SACRAMENTO – A measure to protect Californians from toxic flame retardant chemicals passed out of the Assembly Environmental Safety and Toxic Materials Committee today on a 5-2 vote. AB 2998, introduced by Assemblymember Richard Boom (D-Santa Monica), prohibits the sale of juvenile products, mattresses, and upholstered or reupholstered furniture in California that contain toxic flame retardant chemicals.
“For too long, we have allowed flame retardant chemicals to poison our children and fill the lungs of firefighters with carcinogenic toxins,” said Assemblymember Richard Bloom. “This year, we say ‘enough’. It’s time to put the safety of Californians first.”
Flame retardant chemicals are added to a variety of household products, including fabrics, furniture, and children’s products. Originally introduced into some of these products to meet now-defunct flammability standards, these chemicals are ubiquitous in American households and have steadily built up in human bodies and in the environment. Today, Americans have higher levels of these chemicals in their bodies than populations in other developed countries, at levels 10 times higher than those in Europe and 3 times higher than Canada.
Although flame retardants are a danger to the general public, children and firefighters are at particularly high risk of exposure. Infants are exposed to these chemicals at higher levels than adults, often coming into contact with them in dust or through breast milk. Studies have linked these chemicals to lower birth weight, reduced IQ, and impaired neurological development in children. Additionally, when flame retardant chemicals burn, they convert into dioxins and furans: toxic substances known to cause cancer. Firefighters inhale these chemicals in the process of fighting fires and over the past several decades, cancer rates have increased among firefighters in part due to the presence of these chemicals.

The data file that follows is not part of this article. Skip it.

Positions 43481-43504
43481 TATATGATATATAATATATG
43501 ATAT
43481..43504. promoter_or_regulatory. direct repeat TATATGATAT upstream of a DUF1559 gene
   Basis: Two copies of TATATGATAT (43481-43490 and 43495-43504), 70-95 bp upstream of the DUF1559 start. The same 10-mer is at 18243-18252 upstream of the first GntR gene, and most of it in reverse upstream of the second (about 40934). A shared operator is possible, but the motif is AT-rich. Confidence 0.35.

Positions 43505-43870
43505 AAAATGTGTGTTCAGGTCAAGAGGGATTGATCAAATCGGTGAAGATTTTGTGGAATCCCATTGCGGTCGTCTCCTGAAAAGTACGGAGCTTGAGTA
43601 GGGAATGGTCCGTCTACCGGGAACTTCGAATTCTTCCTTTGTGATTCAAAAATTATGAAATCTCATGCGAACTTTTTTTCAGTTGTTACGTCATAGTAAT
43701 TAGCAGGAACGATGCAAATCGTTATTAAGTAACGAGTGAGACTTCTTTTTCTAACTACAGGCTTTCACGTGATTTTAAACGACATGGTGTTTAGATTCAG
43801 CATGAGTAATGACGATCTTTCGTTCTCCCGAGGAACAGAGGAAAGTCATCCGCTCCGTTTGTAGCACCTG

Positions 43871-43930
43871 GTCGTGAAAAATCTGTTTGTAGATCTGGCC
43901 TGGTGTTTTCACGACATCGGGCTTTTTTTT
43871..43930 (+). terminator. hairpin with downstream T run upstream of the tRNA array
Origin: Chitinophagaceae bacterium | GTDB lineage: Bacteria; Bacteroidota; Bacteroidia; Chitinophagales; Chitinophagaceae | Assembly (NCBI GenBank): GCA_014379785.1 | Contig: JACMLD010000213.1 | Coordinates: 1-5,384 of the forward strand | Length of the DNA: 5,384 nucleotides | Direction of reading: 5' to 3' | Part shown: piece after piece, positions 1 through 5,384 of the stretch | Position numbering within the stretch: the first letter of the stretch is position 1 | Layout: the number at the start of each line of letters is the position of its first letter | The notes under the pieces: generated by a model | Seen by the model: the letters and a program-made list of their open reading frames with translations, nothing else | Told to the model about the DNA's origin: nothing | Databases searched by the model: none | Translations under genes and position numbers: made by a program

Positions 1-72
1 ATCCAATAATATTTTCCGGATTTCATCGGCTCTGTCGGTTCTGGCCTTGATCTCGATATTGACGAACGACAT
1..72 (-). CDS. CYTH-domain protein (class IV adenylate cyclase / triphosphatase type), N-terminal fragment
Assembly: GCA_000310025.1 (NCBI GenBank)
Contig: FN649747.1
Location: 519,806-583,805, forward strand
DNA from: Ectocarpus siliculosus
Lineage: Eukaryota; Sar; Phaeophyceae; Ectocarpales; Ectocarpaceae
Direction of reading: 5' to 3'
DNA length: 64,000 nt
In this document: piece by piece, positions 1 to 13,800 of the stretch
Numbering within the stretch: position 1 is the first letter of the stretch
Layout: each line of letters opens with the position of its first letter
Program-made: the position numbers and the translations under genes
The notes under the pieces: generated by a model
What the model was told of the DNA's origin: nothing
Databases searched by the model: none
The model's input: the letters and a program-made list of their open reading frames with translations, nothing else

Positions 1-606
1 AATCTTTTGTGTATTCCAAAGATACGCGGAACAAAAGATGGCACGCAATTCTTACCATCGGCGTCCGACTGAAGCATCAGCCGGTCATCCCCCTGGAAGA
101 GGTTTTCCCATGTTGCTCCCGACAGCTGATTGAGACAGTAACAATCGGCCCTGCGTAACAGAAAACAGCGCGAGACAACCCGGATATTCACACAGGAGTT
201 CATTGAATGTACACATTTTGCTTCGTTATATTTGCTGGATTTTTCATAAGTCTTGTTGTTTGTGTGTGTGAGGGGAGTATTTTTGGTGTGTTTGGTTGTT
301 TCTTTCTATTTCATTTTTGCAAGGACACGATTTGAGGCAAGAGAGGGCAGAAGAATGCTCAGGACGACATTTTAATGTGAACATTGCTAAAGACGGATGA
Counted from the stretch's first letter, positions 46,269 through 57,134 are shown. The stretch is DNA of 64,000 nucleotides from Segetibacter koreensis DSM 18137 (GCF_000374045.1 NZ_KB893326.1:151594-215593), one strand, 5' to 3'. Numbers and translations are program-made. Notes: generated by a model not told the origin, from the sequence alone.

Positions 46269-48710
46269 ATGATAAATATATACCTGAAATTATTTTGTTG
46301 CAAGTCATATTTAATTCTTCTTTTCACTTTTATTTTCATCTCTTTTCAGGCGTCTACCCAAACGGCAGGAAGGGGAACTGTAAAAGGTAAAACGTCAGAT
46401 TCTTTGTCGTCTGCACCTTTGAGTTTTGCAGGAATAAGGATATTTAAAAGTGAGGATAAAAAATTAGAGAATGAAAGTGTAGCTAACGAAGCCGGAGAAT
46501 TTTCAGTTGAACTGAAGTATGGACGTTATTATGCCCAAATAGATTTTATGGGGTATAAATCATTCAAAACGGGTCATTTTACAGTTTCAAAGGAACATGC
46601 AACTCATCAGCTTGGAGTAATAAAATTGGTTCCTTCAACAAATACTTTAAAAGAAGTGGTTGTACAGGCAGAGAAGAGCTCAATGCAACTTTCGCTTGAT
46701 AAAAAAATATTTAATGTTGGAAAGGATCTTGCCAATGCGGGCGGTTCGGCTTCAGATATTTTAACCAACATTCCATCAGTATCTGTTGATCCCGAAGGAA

AB 2998 prohibits the sale of specific products – juvenile products, mattresses, and upholstered or reupholstered furniture in California – that contain toxic flame retardant chemicals. All of the products identified in the bill either have no flammability standard or a standard that can easily be met without the use of flame retardant chemicals.
In fact, much of the industry in all three sectors, has moved away from the use of flame retardant chemicals, in part thanks to legislation and increased public awareness. However, stragglers remain and a ban is necessary to better limit exposure risks.
“Despite positive legislative and regulatory movement on this issue over the past few years, flame retardant chemicals continue to needlessly persist in a variety of household products. AB 2998 will protect consumers by eliminating their presence in these products.”
AB 2998 is supported by a broad coalition of organizations representing public health, environmental protection, firefighters, and retailers. The bill now heads to the Assembly Appropriations Committee.
Richard Bloom represents California’s 50th Assembly District, which comprises the communities of Agoura Hills, Bel Air, Beverly Hills, Brentwood, Hollywood, Malibu, Pacific Palisades, Santa Monica, Topanga, West Hollywood, and West Los Angeles.